The UN Women has called on the global community to deliberately create stronger support for women’s political activism and a broader space for women’s civil society voices.
In a statement, Phumzile Mlambo-Ngcuka, UN Under-Secretary-General and Executive Director, UN Women, for International Women’s Day, said that was necessary to combine “our efforts to target those who truly need change most.”
“The culture of gender-based poverty, abuse and exploitation has to end with a new generation of equality that lasts,” she added.
UN Women has a special relationship with the women’s movement which arose from that activism. Civil society has had a historically crucial role in leading global action on gender equality by promoting reform, highlighting the complexities of the challenges facing women, influencing policies, participating in monitoring and upholding accountability.
This year’s theme: “Time is Now: Rural and urban activists transforming women’s lives,” captures the vibrant life of the women activists whose passion and commitment have won women’s rights over the generations, and successfully brought change, Madam Mlambo-Ngcuka said.
“We celebrate an unprecedented global movement for women’s rights, equality, safety and justice; recognising the tireless work of activists who have been central to this global push for gender equality.
“What we see today is a remarkable gathering of strength among women all over the world, demonstrating the power of speaking with one voice, as they call for opportunity and accountability, drawing momentum from grass-roots networks and coalitions that stretch right up to government leadership,” Madam Mlambo-Ngcuka added.
She stated that those movements grew from the work of multi-generational activists – from the late feminist human rights leader, Asma Jahangir of Pakistan, to the powerful new generation represented by young women such as Jaha Dukureh of The Gambia, UN Women’s Regional Goodwill Ambassador for Africa on ending Female Genital Mutilation (FGM) and child marriage.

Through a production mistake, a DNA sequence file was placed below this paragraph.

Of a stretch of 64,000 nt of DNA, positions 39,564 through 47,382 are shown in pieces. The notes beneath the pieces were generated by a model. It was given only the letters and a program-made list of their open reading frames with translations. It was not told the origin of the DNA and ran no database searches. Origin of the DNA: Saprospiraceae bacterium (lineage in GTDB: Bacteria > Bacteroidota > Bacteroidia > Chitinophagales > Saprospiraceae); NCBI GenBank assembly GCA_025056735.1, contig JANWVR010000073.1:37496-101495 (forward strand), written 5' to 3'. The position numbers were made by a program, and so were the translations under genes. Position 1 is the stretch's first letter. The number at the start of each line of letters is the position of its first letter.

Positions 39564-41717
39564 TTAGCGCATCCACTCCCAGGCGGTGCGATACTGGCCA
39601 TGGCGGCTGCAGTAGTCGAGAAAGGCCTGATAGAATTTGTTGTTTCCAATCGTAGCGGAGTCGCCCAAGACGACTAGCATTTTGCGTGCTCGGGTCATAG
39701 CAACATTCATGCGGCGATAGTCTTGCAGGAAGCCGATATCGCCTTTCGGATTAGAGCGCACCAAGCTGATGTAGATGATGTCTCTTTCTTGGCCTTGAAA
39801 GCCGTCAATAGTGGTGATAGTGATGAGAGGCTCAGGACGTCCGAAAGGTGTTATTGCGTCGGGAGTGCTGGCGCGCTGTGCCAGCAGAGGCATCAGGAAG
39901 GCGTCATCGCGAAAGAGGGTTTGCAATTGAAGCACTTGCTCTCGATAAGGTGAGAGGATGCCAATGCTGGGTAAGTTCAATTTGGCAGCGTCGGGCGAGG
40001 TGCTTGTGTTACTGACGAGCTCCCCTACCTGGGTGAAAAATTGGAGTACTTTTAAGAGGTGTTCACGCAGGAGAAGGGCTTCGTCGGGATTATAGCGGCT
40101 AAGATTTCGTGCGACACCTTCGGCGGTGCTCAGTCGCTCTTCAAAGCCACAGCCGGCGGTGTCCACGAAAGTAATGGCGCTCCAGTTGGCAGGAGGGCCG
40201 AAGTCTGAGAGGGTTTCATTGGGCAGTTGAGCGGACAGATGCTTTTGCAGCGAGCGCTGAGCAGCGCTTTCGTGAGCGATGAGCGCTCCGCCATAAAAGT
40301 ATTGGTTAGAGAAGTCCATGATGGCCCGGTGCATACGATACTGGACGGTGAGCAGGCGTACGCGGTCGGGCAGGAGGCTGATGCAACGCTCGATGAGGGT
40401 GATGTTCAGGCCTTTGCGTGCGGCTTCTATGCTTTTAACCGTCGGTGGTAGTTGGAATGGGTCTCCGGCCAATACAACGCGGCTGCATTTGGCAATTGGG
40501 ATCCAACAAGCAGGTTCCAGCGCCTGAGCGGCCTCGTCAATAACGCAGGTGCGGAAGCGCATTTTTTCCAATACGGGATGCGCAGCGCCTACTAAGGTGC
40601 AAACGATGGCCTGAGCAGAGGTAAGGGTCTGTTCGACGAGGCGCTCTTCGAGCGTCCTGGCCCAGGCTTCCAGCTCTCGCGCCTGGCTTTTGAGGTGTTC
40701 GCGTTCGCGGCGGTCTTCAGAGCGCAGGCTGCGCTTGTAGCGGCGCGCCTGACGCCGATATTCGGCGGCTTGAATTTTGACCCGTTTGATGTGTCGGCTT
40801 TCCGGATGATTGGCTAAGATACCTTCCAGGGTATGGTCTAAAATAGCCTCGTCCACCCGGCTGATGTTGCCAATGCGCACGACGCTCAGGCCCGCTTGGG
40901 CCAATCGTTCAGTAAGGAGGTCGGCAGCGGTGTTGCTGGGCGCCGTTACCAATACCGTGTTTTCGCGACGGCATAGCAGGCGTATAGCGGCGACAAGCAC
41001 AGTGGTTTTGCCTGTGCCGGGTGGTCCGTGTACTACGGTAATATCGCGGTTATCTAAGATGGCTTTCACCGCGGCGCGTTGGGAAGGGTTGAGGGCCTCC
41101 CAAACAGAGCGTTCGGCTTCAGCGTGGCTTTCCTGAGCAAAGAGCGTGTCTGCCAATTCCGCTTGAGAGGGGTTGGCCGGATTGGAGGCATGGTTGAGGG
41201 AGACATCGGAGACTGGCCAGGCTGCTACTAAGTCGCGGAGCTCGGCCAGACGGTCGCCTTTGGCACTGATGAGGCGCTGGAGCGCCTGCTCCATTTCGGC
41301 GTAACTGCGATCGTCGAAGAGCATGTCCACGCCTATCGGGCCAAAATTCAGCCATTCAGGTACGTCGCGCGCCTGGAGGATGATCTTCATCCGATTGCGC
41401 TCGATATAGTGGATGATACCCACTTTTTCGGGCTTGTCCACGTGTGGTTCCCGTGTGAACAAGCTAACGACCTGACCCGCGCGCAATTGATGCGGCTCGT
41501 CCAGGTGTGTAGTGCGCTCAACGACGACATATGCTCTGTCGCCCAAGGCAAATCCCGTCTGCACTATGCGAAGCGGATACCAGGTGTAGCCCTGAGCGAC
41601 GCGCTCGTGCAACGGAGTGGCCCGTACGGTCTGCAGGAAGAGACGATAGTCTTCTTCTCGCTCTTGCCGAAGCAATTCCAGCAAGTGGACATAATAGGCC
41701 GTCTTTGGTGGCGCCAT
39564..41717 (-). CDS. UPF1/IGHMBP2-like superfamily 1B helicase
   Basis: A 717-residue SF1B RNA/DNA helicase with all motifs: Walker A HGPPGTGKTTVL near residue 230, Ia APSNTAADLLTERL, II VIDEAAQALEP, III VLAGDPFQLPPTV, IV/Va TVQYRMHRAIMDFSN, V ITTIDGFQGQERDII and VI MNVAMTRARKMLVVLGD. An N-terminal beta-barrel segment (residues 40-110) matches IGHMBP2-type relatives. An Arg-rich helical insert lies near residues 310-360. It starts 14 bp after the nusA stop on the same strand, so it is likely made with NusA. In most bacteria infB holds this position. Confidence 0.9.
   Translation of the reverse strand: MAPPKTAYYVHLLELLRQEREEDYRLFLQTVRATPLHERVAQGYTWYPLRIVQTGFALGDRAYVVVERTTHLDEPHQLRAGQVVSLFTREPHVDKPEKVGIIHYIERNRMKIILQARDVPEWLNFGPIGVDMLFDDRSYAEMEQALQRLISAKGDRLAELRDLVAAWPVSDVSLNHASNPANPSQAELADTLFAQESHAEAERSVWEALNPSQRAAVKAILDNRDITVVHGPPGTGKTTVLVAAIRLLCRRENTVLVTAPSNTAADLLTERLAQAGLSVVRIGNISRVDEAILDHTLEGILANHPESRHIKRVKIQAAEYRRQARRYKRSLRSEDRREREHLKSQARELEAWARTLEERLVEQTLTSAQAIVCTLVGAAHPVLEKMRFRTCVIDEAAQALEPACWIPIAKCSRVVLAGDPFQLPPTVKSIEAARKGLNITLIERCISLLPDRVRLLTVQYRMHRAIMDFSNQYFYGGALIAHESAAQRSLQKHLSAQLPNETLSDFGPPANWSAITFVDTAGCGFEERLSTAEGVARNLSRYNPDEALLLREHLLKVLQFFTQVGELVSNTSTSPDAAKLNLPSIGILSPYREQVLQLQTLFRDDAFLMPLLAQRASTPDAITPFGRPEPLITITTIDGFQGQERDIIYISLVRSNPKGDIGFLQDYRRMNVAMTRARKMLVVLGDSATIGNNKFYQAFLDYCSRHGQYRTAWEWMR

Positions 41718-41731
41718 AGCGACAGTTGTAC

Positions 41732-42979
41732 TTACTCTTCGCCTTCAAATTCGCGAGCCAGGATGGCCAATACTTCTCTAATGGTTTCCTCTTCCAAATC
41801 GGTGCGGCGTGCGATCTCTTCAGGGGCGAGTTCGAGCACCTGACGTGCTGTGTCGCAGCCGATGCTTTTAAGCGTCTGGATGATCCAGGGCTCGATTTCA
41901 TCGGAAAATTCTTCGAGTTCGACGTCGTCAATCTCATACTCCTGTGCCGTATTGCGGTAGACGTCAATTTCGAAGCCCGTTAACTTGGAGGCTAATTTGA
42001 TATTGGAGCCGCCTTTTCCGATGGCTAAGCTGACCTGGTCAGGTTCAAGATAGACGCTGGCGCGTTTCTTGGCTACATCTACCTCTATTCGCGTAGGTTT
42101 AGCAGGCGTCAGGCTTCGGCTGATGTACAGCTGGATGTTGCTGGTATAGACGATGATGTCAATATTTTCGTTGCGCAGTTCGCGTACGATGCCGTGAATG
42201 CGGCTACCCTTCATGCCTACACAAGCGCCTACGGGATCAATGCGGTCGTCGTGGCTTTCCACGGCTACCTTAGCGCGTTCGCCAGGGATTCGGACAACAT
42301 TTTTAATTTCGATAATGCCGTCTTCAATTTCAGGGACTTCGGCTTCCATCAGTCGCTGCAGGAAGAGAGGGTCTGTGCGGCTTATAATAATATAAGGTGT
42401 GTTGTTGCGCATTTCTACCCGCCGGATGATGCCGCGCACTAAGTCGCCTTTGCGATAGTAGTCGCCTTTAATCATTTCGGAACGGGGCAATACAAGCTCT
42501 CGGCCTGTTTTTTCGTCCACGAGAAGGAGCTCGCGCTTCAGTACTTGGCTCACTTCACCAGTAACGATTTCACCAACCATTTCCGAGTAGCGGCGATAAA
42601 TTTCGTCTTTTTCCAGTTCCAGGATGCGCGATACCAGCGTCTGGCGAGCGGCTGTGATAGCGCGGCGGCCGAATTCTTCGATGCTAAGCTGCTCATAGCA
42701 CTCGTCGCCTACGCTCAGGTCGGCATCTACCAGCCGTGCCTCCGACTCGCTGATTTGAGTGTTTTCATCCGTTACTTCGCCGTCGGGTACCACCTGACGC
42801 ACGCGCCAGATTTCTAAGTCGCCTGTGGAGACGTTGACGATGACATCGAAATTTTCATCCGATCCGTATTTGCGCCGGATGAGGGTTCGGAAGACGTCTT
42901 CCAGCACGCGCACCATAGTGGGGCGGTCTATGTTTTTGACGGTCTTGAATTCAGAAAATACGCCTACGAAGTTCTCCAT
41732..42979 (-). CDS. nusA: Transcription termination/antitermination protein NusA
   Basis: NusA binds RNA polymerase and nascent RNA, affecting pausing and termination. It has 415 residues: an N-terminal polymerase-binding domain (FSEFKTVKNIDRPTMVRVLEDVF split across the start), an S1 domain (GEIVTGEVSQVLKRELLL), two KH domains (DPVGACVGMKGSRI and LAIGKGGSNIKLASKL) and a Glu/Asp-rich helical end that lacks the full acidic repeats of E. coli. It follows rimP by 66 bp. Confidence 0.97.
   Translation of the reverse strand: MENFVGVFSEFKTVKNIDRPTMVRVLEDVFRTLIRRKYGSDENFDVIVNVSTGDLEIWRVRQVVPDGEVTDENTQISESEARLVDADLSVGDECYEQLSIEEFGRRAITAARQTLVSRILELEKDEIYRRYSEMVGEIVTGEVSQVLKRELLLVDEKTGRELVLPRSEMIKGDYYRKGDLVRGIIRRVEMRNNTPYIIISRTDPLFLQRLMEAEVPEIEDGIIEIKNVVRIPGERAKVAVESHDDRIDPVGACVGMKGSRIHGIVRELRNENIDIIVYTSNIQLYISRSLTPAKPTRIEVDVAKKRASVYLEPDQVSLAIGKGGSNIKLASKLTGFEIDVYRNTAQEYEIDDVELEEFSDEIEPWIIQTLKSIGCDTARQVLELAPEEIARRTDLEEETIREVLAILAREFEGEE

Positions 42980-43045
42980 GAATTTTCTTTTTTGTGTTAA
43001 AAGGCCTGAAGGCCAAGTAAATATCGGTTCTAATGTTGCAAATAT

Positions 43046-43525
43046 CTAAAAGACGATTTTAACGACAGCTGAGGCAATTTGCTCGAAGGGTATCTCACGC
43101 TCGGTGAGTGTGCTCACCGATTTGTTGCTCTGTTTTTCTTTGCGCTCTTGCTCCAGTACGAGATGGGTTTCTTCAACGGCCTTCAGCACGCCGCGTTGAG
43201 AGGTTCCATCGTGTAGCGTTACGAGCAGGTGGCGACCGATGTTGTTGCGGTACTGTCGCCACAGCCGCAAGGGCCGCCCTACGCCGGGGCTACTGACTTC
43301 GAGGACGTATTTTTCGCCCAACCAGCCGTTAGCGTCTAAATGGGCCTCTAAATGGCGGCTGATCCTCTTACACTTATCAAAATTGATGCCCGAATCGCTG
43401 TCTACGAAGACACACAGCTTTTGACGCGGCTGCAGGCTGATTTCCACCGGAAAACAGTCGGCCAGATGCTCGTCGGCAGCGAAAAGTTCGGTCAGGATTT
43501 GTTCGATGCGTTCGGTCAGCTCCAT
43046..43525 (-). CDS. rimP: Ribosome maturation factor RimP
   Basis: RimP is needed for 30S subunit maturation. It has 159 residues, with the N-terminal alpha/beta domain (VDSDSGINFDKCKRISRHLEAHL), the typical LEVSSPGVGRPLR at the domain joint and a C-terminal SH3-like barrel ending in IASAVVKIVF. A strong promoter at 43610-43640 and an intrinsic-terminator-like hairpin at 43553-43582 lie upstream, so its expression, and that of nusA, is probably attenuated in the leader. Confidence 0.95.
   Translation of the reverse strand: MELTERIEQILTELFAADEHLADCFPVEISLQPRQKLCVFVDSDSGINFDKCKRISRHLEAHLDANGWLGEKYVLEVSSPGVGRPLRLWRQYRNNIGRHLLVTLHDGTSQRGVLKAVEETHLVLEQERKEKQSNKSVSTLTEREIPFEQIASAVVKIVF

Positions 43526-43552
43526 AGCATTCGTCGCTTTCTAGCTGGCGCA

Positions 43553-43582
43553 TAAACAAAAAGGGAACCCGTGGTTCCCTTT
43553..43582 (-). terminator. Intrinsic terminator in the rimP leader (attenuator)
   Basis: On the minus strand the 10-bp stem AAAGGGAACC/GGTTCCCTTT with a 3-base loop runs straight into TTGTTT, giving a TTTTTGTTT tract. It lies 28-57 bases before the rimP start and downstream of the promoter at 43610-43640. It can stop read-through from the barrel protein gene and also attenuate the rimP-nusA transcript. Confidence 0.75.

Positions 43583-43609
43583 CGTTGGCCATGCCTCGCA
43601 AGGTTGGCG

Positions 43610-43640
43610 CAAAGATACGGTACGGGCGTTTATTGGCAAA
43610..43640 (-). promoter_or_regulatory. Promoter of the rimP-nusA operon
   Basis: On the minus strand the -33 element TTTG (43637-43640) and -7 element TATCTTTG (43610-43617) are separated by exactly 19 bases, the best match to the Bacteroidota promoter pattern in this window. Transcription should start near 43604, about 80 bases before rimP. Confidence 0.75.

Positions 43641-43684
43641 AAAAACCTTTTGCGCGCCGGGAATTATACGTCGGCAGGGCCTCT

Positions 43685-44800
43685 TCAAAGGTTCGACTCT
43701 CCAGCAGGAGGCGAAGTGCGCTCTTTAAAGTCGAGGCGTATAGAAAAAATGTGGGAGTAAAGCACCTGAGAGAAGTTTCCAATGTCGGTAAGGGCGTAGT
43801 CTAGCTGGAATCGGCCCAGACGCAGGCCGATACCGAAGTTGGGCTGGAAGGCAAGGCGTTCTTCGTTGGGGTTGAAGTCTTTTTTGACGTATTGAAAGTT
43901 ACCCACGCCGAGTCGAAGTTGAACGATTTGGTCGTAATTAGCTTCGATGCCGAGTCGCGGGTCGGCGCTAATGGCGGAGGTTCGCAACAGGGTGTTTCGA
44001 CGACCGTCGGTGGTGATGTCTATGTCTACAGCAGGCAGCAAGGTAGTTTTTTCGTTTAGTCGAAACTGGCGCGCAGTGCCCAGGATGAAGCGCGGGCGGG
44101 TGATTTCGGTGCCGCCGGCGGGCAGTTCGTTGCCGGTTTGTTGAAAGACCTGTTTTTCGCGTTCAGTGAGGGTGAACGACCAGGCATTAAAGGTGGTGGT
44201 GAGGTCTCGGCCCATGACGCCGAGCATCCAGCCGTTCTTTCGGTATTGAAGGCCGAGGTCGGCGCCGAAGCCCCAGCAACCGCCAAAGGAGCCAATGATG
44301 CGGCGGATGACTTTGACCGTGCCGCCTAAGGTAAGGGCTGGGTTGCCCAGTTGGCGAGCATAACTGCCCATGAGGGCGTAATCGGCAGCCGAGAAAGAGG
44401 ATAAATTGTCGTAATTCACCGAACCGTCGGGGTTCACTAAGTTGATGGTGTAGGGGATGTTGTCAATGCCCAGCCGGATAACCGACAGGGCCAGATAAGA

According to Madam Mlambo-Ngcuka, healthy societies had a wide mix of voices and influences that provide the checks and balances, the differing threads of experience and perspectives, as well as the debate that shapes good decision making.
She said where voices were missing, there was an important gap in the fabric of society, adding, “when those quietened voices count in the millions, we know there is something wrong with our world. Similarly, as we see and hear those voices rise in strength and solidarity, we feel the power of something right.’’
“We salute those who have bravely spoken out to gain access to justice, such as those from the #MeToo movement, who in recent months have found their voice on social media in more than 85 countries to expose those who have preyed on the less powerful and shown how when women support one another, they help to overcome stigma and ensure that their stories are believed.
“We acknowledge those who have taken to the streets in India to decry the murder and rape of young children, turning protests into broader-based movements that engage entire communities. We honour the indigenous leaders who have stood up for their custodial rights to land and traditional practices, as the human rights defenders who have even lost their lives for their cause,” she said.